Suburban Boricua on the fringe of Diaspora

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By: Hector Luis Alamo

Puerto Rico is the motherland. Every Puerto Rican knows this and is taught it from an early age. But no one sits us down, points to the island on a map and says, “That’s home.” We just learn about the motherland by the way everyone talks about it, by the way people seem to glow for a few seconds whenever they say its name.

I must’ve been five or six when I learned that Puerto Rico was somewhere I’d never been before. Puerto Rico wasn’t in the park. It wasn’t on Division. In fact, it wasn’t somewhere we could drive to. The only people I knew who’d ever been there were relatives and neighbors who’d come to my grandparents’ house, with faces darker than usual, saying, “We just got back from Puerto Rico.”

“How was it?” my grandma would ask.

And they’d all say the same thing. “Beautiful.”

Still, for me, Puerto Rico was more imaginary than real, like the North Pole, or Valhalla. I imagined lush green hills, colorful birds, pristine waterfalls and sandy beaches. At times, I still do.

Living in the Diaspora, it was easy to feel like a disembodied spirit, a ghost haunting the streets of Chicago. I wasn’t where I was supposed to be.

But then something happened during the summer after second grade that would change my life forever. That’s when we moved to the suburbs.

suburb-MEDIUMMy mother would later tell me she did it to escape the city, to give my brother, sister and me a good shot at a better future. I viewed it as exile. We had to live in the suburbs, I thought, because we were too poor, too weak, to live in the fast-moving city. We moved to a village of 30,000 people, and we didn’t know any other Puerto Ricans.

In terms of authenticity, of being a true Boricua, living in the Diaspora is bad enough. You’ll meet more than a fair share of islanders who insist you don’t know a thing about being a real Puerto Rican. They were born in Ponce or Vega Baja, they’re happy to remind you. You were born in Chicago or NYC.

And speaking of NYC, you even get this kind of authenticity challenge from East Coast Boricuas, who like to rub it in a Chicagoan’s face that they’re from the mainland Mecca of the Puerto Rican Diaspora. Maybe it really is that great being a Puerto Rican from the Bronx. Or maybe they feel the need to overcompensate for diasporic angst like the rest of us.

Moving to the suburbs increases that diasporic angst tenfold. You get shipped to the quiet hinterlands, where they never even heard of alcapurria or a coquí, and now you’re an expatriate of a diasporic community, a derivative of a derivative, a knockoff of Fucci.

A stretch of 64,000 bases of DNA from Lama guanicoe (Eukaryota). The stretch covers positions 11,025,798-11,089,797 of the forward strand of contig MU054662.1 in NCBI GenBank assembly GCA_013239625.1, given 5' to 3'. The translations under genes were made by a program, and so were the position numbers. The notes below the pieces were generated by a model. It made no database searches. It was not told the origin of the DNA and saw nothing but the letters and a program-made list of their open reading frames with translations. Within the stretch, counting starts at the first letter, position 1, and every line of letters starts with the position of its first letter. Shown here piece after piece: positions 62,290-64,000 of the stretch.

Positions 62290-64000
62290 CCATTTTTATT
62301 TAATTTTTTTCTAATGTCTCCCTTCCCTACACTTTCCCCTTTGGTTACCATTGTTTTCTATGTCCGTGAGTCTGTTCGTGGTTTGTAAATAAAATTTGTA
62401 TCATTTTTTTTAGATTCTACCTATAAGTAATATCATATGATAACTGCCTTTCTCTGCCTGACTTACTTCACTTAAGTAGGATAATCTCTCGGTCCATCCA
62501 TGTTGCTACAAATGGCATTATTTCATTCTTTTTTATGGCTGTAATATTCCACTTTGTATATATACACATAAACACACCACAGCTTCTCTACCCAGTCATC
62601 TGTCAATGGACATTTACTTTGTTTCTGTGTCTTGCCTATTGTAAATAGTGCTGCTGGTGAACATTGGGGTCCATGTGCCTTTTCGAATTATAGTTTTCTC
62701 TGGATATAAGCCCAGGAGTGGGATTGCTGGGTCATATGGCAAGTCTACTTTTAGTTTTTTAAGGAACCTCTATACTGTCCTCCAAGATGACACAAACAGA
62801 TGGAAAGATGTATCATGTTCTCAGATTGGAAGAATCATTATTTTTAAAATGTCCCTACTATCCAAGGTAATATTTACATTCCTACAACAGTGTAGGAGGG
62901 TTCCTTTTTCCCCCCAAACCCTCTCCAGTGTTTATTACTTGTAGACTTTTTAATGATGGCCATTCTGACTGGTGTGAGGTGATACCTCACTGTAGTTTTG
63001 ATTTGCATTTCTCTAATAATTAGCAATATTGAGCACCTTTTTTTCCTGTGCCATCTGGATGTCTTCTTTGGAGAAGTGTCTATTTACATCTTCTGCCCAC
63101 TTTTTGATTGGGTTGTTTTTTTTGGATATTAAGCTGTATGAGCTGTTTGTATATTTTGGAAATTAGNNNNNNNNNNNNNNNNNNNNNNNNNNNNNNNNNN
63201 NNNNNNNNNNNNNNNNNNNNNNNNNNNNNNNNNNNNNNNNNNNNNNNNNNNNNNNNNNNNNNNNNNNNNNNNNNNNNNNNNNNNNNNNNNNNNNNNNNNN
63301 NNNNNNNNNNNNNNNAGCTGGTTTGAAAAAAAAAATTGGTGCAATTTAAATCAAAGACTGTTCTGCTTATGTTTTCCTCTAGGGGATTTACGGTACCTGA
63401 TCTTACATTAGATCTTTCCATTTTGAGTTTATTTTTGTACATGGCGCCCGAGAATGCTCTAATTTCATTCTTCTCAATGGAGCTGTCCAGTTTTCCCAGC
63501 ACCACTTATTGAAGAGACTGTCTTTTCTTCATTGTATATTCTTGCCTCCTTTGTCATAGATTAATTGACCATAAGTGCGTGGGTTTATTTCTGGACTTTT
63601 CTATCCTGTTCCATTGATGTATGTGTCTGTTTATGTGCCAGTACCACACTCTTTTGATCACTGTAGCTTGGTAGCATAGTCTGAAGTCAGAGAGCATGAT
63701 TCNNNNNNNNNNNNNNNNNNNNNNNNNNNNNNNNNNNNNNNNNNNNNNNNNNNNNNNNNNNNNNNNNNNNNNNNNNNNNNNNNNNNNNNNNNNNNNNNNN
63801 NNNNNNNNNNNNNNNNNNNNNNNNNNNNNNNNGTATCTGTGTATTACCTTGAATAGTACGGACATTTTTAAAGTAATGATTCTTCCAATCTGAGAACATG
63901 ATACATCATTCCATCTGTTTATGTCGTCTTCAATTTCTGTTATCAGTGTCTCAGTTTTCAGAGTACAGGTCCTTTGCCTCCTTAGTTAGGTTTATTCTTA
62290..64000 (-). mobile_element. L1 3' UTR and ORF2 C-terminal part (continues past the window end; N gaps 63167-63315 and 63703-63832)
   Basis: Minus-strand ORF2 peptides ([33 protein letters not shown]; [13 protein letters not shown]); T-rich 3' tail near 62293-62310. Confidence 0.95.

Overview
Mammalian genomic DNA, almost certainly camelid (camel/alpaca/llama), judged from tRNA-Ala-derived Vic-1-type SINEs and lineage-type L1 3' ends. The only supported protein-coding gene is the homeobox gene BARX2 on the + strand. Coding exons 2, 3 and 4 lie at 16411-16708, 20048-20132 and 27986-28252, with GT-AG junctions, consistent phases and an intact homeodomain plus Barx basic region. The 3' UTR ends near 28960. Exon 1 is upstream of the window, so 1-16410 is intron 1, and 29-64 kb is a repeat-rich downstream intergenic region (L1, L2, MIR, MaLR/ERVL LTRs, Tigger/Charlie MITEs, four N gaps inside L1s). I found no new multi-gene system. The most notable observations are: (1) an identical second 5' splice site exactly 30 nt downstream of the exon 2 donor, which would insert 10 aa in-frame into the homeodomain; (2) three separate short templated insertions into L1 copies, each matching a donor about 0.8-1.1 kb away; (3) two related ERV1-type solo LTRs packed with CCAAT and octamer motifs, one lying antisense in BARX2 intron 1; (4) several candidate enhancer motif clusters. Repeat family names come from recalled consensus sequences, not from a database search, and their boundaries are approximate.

When we moved to the suburbs, my puertorriqueñidad died.

It took me a good fifteen years to realize I was still Puerto Rican. Maybe I wasn’t island Puerto Rican, or even Humboldt Park Puerto Rican, but I was Puerto Rican nonetheless.

If Puerto Ricans are following their other Latina/o cousins out to the suburbs, as they probably are, then my experience may not be all that rare. In fact, it might already be the new norm in the Puerto Rican diasporic community. And maybe we don’t hear about it that much because the culture discourages proud suburban Boricuas.

I’m not proud to be a Puerto Rican from the suburbs, and not because it’s a bad thing. It’s just different. But I’ve long shed my illusions about being less Puerto Rican because I’m from Wheeling, Illinois.

I ask you — you members of the Diaspora — are you less Puerto Rican for not being from the island? Are you less Boricua for knowing your way around New York’s Uptown or Chicago’s Northwest Side more than San Juan?

Should I be banished from the Diaspora for living in the suburbs of Chicago?

Puerto Ricans especially crave authenticity due to the history of colonization and cultural assault in our beloved motherland. Because the Puerto Rican way of life is being threatened with extinction on the island, Puerto Ricans in the diasporic community feel the need to defend that piece of the island inside themselves from assimilation. So no matter where we are — either in NYC, Chicago or some suburb — a part of us is always on the island, fighting against the same forces fraying the edges of Puerto Rican culture there.

Suburban Boricuas are the new and next manifestation of the Puerto Rican diasporic experience. Not better, just new.
And even now, there are little Puerto Rican boys and girls growing up in a Chicago suburb, watching their parents’ faces light up whenever someone mentions Humboldt Park.

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